At Lloyd’s Creek we had a skirmish with some Rebels about five hundred in number. They fired pretty lively for awhile. From our regiment they killed two and wounded seven. It was after dark, bit giving us a very good chance. At first they was stationed just beyond a creek with a hill on the other side. They had every advantage. They soon showed their heels. I had to stand in the water about fifteen minutes. There were about thirty or forty Rebels killed and quite a number wounded. I felt rather peculiar hearing the bullets on every side whizzing by and some striking very near us.
After we got through, returned to a field for the night (it was then three o’clock) with wet feel and legs. Started again in the morning. Did not see any more rebels but saw places they had just left, some leaving their table all set and other things so that we knew they had just left. We fared very well in the cities, living high and sleeping in private houses. They killed pigs, cows, geese, chickens, with sweet potato and vegetables to go with them. We found a large pile of potato to each house. I feel thankful once more to return to Newbern in good health and spirits. It seems like getting home to go into barracks as I am very glad to be in them.
There is such heavy dew you would think it had been raining and such cold nights. I cannot sleep but a short time at once. We keep fires burning all night, sleep a little, then sit by the fire. One night I slept till ten, then sat by the fire the rest of the night. and sometimes we were marching. My feet are rather sore. Otherwise I am all right. Some other time I will write more. Give my love to all the folks. Write very soon and tell all the rest of them to write.
[The following letter was written from Brice’s Creek, an outpost several miles from New Bern near the mouth of the creek where it flows into the Trent River. The duty was light and lonesome. It was garrisoned by a detachment of the 44th who had failed to withstand the fatigues of the Tarboro Expedition. They were styled the “Invalid Guard” and often referred to as the “block-house squad.”]
Brice’s Creek, N. C.
Thursday, December 18, 1862
Dear Sister Susie,
I received two letters written November 16 and 23rd from you. I can assure you they gave me a good deal of pleasure. I suppose you know that another expedition has stated. We have had some glorious news from them but cannot tell whether it is true or not. They started the 11th of December [on the Goldsboro Expedition]. I should have been very glad to have seen them off, but they started at daybreak and the last of them commenced marching at nine o’clock. I was told it was from twelve to fifteen miles long. Not being with the regiment, I have not much to write.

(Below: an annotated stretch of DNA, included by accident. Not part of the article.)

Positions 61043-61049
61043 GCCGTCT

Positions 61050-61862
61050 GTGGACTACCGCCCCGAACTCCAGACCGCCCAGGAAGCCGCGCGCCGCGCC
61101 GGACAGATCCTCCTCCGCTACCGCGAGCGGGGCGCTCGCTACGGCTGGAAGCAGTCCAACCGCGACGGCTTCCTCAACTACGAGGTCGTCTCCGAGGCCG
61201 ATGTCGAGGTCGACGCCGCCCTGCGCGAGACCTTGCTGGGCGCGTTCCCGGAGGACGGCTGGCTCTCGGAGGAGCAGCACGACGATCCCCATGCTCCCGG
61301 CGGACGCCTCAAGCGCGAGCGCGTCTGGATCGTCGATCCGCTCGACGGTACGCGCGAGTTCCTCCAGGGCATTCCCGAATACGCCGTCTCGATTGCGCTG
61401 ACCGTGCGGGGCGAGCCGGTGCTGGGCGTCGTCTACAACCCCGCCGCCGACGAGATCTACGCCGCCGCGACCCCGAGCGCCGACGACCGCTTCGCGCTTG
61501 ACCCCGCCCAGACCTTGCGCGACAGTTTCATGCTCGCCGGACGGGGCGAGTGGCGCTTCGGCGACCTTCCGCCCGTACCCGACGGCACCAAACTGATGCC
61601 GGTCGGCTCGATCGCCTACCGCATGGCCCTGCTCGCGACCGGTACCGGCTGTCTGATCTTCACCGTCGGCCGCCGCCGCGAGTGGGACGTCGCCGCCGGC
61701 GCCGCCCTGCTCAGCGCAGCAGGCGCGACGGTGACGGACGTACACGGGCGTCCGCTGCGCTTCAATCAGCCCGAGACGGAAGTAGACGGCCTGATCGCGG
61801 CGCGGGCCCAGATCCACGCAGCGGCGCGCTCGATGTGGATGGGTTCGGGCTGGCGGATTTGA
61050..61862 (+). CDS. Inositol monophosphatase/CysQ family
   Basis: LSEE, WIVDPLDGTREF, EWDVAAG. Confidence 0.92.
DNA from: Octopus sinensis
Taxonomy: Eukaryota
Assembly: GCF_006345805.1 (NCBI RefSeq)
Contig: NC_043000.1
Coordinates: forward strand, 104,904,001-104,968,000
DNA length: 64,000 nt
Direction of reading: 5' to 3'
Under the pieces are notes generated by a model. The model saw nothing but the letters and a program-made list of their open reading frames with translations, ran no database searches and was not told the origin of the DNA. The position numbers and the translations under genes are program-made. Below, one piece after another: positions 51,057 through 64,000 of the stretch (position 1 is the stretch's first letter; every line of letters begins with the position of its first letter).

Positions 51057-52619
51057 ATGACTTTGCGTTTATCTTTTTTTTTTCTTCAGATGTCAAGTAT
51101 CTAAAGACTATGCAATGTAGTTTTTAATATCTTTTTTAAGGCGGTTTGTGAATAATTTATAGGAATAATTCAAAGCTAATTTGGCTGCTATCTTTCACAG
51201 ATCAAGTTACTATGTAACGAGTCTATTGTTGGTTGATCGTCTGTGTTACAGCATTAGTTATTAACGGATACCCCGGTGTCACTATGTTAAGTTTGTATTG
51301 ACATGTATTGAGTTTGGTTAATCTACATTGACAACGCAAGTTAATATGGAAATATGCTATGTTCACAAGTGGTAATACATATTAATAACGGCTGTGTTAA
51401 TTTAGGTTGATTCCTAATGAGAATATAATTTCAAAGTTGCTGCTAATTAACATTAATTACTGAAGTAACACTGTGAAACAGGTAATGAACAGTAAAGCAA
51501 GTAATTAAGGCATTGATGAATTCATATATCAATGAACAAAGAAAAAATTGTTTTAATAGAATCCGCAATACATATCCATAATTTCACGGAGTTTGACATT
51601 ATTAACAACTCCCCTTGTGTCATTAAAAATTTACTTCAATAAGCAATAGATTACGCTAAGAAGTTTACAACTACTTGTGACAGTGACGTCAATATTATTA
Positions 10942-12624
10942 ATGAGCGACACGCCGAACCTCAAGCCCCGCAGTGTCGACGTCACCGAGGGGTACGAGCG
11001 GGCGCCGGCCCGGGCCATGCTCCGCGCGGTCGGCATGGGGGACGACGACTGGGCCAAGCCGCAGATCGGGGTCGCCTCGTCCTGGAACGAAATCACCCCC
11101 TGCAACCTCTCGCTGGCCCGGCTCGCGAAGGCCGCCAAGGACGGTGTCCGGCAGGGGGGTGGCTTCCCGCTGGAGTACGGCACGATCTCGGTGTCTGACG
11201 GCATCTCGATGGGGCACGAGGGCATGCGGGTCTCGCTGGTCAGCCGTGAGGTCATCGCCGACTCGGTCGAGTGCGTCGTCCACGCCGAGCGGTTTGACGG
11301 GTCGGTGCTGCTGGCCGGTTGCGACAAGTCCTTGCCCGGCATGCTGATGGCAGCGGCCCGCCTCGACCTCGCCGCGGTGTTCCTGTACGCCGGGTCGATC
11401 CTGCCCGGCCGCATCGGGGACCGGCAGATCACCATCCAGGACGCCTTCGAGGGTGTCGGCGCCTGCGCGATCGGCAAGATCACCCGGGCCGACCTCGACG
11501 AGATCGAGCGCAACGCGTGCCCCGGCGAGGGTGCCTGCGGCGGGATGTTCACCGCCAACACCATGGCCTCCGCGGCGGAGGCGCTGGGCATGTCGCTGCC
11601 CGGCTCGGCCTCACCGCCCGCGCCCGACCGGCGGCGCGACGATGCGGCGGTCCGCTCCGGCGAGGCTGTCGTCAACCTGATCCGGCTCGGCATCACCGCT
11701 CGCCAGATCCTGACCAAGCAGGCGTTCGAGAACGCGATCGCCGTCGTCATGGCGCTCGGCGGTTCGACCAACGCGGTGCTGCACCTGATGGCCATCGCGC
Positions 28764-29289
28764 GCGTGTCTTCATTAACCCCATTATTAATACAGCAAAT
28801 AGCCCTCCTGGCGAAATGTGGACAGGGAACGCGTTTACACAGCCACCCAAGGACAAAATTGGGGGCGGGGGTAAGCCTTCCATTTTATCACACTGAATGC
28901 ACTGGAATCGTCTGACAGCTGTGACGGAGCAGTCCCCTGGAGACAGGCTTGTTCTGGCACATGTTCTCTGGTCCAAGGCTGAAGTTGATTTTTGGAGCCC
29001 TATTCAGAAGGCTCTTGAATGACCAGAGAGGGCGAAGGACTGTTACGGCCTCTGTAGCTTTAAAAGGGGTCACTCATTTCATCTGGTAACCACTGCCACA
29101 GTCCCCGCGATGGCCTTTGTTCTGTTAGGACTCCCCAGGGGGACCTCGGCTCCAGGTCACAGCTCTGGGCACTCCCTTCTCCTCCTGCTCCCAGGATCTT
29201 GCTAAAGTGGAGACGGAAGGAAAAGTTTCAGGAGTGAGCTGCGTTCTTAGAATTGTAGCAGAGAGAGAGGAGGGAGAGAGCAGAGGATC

We are very comfortably situated. I have a cot bed just big enough for myself. It is about six inches from the floor. All the rest have bunks with matresses on them. There is a platform all round the building just wide enough for the bunks and about eighteen inches from the floor. The room is about 24 feet square. It is a very substantial. We have nothing to fear from bullets and I think we shall not be troubled with cannon. I think I am in a very safe place. The roof is rather light. There are slats nailed to the rafters about two inches wide and about four inches apart, For furniture we have chairs, tables, stools, boxes, and have plenty to eat with good conveniences for cooking. The worst of it is that we are rather lonesome, taken away from the regiment and especially from Charley Fuller and having little or nothing to do. [But] when I think of the other boys on the march, I feel perfectly satisfied. Marching is hard work—I know from experience. I hope they will not have to be marched so fast as they were before.
How do you all do at home? There has been four boxes brought here, some came with poultry and mince pies and were all moulded. There was another without the poultry and was perfectly good. A box I should like very much but there is some risk so will leave it all with you. I don’t know as I shall want any clothing except stockings and a pair of slippers. I do not expect one, but if you do, I should like to have you see or write to David, 98 Court Street and ask him to ask Miss Stetson for some tracts. She can get them for nothing for soldiers. Some apples too.
This is not very interesting to you. Give my love to all the folks. My health is good and shall try and keep it. Your brother, — Daniel
Brice’s Creek, N. C.
Saturday, December 27, 1862
I received a letter from you the twenty-second and I also sent one to you. Perhaps you will think I am begging on a large scale but I will try and make it all right when I see you. I am just through breakfast. It is a rainy day—the first we have had for a long time. It is quite warm. I wish we might have a thermometer so we might see how warm it is. I should think it averages fifty degrees above zero. I do not pretend to wear anything but my blouse and sometimes not that except at night and in the morning a little while—there is such heavy dews. I have plenty of time to write but have not much news since I came here from the regiment. I write about a letter a day.
I went to the camp Christmas day. It seemed very good to see the boys and especially Charley Fuller, it being the first time I have seen him since I came from the camp. He said the last march was a hard one. It made him some lame. He said the last they marched thirty-two miles which is equal to about fifty northern miles. He said our regiment was in four battles. I guess they had a pretty hard time. They had their knapsacks with them. I should feel satisfied to stay here if I could feel that I was doing anything for my country for which I came here. If I have to stay here [at Brice’s Creek], I shall be so lazy when I get back that I cannot do anything.